As the business environment has become increasingly fast-paced, the old-school approach of traditional budgeting is showing evident signs of fatigue. While the approach can still work for household accounts, traditional or annual budgeting no longer cut it for agile organizations. What many are instead moving to is a rolling forecast and this article will explain the main reason why your business should make this move as well.
What is Rolling Forecast?
Rolling forecast is a dynamic approach to business planning and budgeting and has often been shown to be more capable to adapt to ever-changing and unknown environments than traditional or annual budgeting can.
The difference between the two lies in the fact that, whereas traditional budgeting requires you to create a static budget and manage your business throughout the year based on that, rolling forecast takes a more adaptive and flexible approach.
With a rolling forecast, a business can revisit and update their budgeting assumptions not just once per year like in traditional budgeting, but throughout the year. As a result, a rolling forecast allows companies to better foresee the changes in their industry, market, business, or economy, allocate resources as needed, and adapt their plans accordingly.
Rolling forecast is not a completely new approach to forecasting and budgeting and according to the enterprise performance management director at The Hackett Group Miles Buntin, about 60% of world-class companies already use it. However, that doesn’t mean that a rolling forecast is widely adopted. One survey by Hosting Analytics found that 75% of businesses still rely largely on Excel spreadsheets for their budgeting process.
Top 5 Reasons to Transition from Traditional Budgeting to Rolling Forecast:
The silver lining, however, is that the majority of surveyed expressed willingness to switch to rolling forecast in the next year or two.
In more ways than one, rolling forecast is showing clear advantages over traditional budgeting, with just one of them being the fact that rolling forecast is 4x as likely to be able to respond quickly to market changes, according to FSN – Future of Planning, Budgeting and Forecasting Survey 2017.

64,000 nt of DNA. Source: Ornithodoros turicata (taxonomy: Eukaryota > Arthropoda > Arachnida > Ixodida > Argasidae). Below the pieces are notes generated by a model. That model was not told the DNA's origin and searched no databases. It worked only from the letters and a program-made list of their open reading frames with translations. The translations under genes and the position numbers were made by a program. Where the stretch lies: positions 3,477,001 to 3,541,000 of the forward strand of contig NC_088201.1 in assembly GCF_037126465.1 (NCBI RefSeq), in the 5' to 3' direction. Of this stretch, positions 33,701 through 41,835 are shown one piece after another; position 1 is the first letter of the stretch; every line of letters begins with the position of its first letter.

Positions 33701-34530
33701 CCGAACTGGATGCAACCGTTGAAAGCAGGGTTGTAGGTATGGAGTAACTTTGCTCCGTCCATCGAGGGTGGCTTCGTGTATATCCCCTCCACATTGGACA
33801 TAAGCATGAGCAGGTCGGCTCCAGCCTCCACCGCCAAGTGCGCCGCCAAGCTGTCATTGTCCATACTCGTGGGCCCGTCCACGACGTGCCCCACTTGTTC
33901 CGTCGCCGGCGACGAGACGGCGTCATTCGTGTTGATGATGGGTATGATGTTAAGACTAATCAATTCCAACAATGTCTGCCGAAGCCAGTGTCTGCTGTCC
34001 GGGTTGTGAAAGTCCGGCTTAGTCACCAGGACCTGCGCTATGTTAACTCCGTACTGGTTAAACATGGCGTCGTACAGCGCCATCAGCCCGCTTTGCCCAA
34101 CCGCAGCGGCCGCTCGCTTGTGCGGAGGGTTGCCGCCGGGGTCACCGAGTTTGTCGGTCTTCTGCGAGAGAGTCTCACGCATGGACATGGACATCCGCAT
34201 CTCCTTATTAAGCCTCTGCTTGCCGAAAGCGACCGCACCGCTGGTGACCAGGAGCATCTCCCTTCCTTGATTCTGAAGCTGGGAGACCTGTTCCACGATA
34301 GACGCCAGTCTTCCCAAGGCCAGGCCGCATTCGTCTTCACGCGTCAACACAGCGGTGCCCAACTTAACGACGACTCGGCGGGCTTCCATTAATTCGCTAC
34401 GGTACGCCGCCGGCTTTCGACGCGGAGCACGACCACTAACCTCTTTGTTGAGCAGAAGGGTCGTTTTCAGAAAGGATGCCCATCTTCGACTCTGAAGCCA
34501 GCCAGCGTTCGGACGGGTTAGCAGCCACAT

There are a number of reasons to make this transition and many can be specific to the industry or even the business itself, but we’ll focus on the main 5 that are more global.
1. Traditional budgeting can no longer cope with the dynamic world around us.
We already mentioned that a rolling forecast is better able to adapt to the dynamic and oft-turbulent environment than a traditional budgeting can.
The old budgeting approach is simply too slow for the data-driven world we are living in and a more agile and flexible approach like rolling forecast is needed.
2. Relies on data and not gut-feeling
Perhaps in the old days, when the industry and market changed very little over time, business owners and executives could rely on their instinct and gut feeling.
Today, however, business decisions need to be much more data-driven and retrieved from as many sources as necessary in order for the right decisions to be made. This is the approach rolling forecast takes.
3. Rolling forecast is better able to mitigate risks
Traditional budgeting is largely a set-it-and-forget-it approach. Once the budget is set at the end of one year, it hardly ever changes until the end of the next one. Again, because of the rapidly changing world around us, this approach no longer suffices and because of it, traditional budgeting is rather susceptible to different risks.
Rolling forecast instead can help largely mitigate those risks by supporting “what if” scenarios that allow decision-makers to take a more proactive approach and reduce their risk exposure.
4. It can give more fresh insights
As the rolling forecast is able to give more relevant and fresh insights than traditional budgeting, both in regards to the external and the internal environment, it is better able to drive performance and align the organization’s strategic goals and objectives.
5. Traditional budgeting is much less accurate
By the time it is completed, traditional budgeting is often no longer accurate and is irrelevant. Organizations spend more time explaining the deviation versus an inaccurate budget then getting fresh insights.
However, because you can make quick adjustments and tweaks with the rolling forecast, this means that this method is much more accurate and ready to change.
In the Let It Roll – Why More Companies are Abandoning Budgets in Favor of Rolling Forecasts article, by CFO’s Russ Banham, North American program director at the Beyond Budgeting Roundtable Steve Player says:
“It makes no sense to use a 19th-century tool to manage a 21st-century company in a volatile global economy.”
That’s an excellent point and one that many CFO’s should think about, so we’ll leave you with that to think about.
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